Image Credit: Derby Pie (original title: Kentucky Chocolate Walnut Pie) by Markmark28, licensed under CC BY-SA 3.0.

Flying Squirrels

Buddy doing a massive belly flop on a camping trip to Nehalem falls.
Image Credit: A “flying squirrel” by Scott Swigart, licensed under CC BY-SA 2.0.

Quality Artisan Crafts

Rocker in the Shaker Village at Pleasant Hill, by Carl Wycoff, licensed under CC BY 2.0
Image Credit: Rocker in the Shaker Village at Pleasant Hill, by Carl Wycoff, licensed under CC BY 2.0.

And, of course…nothing gets better than this:

Horse at Kentucky Horse Park by Wes Blevins, licensed under CC BY-SA 2.5
Horse at Kentucky Horse Park by Wes Blevins, licensed under CC BY-SA 2.5

Ultimately, you are the one who decides what’s worth paying attention to. We welcome you to come visit if you want to discover more. But if you don’t want to come—don’t. That’s fine.

We’ll keep the secret to ourselves.

Here are a few more things that make Kentucky unique:

Food, Food Places & Events

People, Culture & Events

Places

The Natural World

  • Lake Cumberland, houseboat mecca, with more shoreline than the entire state of Florida
  • Mammoth Cave, the longest cave network in the world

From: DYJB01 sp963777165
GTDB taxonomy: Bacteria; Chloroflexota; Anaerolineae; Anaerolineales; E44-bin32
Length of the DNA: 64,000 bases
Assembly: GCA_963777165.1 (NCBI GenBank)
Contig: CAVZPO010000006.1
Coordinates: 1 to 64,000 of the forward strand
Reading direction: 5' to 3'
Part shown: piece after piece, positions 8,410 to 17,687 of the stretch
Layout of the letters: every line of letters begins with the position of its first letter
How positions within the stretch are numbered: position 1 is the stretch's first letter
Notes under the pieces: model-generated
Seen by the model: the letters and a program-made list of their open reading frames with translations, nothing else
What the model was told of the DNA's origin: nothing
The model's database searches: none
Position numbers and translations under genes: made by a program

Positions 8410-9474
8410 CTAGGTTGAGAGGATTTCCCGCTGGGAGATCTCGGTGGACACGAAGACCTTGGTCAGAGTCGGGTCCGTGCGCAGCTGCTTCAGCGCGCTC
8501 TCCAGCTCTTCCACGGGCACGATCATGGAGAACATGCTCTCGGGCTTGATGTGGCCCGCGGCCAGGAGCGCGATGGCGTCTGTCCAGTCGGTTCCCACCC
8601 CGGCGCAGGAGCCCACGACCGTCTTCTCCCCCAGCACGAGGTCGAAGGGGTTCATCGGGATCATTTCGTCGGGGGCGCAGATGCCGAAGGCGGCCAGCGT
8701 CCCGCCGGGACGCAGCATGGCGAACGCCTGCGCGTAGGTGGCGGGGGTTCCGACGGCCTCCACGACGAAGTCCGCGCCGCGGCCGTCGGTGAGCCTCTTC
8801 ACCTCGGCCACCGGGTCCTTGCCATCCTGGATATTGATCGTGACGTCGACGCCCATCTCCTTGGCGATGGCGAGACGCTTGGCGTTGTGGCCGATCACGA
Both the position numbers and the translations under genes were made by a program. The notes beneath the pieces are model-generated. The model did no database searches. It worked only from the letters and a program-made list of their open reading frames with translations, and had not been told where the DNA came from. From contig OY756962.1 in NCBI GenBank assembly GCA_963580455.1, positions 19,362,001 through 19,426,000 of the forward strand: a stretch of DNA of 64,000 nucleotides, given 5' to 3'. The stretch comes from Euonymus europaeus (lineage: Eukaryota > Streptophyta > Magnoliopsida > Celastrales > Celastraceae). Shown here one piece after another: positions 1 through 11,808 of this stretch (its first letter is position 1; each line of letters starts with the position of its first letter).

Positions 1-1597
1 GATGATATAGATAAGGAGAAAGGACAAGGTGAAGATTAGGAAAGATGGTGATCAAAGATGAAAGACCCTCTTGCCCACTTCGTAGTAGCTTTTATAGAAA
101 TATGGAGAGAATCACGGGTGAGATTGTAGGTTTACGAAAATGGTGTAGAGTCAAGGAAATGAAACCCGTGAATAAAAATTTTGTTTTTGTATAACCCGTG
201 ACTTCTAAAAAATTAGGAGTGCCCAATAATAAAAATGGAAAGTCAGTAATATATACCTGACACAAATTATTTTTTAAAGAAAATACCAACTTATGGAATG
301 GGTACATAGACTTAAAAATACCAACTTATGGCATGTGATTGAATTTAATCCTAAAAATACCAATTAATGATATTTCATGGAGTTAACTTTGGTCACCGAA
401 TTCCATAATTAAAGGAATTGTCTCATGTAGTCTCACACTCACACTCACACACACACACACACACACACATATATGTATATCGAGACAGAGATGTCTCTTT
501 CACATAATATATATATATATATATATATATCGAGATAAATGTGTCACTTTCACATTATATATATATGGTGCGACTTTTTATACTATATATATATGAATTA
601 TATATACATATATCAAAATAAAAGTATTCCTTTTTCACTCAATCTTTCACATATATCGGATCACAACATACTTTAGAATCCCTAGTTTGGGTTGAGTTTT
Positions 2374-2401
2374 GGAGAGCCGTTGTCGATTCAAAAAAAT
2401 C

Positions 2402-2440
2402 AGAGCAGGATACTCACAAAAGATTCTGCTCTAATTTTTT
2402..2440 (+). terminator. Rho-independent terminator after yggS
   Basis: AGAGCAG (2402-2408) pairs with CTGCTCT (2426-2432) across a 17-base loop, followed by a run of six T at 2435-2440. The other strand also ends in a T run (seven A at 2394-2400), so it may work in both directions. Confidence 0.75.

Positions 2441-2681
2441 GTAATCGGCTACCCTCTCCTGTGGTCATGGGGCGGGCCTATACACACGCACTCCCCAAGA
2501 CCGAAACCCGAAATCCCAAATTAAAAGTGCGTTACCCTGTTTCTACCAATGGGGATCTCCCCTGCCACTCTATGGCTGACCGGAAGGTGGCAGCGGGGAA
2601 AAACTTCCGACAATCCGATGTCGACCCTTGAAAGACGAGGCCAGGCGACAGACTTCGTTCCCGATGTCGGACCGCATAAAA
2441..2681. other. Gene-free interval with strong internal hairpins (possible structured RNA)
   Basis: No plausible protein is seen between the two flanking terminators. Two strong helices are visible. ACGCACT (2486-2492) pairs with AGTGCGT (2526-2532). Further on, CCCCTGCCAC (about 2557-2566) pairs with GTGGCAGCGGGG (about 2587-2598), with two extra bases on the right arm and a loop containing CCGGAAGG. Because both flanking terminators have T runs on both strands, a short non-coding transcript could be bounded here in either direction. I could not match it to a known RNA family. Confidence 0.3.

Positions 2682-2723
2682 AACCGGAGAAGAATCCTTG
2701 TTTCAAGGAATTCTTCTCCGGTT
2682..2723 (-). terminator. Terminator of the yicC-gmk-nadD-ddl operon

• Red River Gorge, with some of the country’s best rock climbing
  • Land Between The Lakes – it has buffalo!
  • Big South Fork, a national park that has nothing to do with food
  • The Central Kentucky Wildlife Refuge

Cool Facts

  • Elk reintroduction began in 1997, and now KY has the largest free ranging, wild elk herd east of Montana
  • KY is 3rd on the list of states with the most counties (120; Georgia at 159; Texas at 254)
  • President Lincoln was born in Hodgenville, KY, and grew up in Knob Creek, KY
  • It may truly be the horse capital of the world
  • The nation’s first Poet Laureate, Robert Penn Warren, is from KY
  • The origins of Bluegrass Music are in KY…you’re welcome, world!
  • There’s a town called, Monkey’s Eyebrow; another called, Possum Trot (we all realize it should be spelled ‘Oppossum’), and finally: Happy Farm. Again, you’re welcome.

NOTE: There are many more ‘technically superior’ linguistic maps out there than what I’ve included in this post. Should you like further references for US English dialects, check out these maps.

To learn more about Southern Culture, stay tuned for my upcoming post, Can’t Take The South Out Of The Girl: Southern Proud. And for stories on how my Southern cultural roots bump up against Italian culture, I’m currently working on a post called, Can’t Take The South Out Of The Girl: Italian Stunned. Check back soon!

Now it’s your turn: What are you favorite places in Kentucky, and what would you tell someone about the great state who was planning a visit? Not from Kentucky? What would you want to see on your trip to the Bluegrass State? Share in the comments below, and I’ll put the best ideas in a follow-up post!

[Feature Image Credit: Kentucky road sign on Interstate 65 (original title: Kentucky schild), author: Andreas Faessler, licensed under CC BY-SA 4.0.]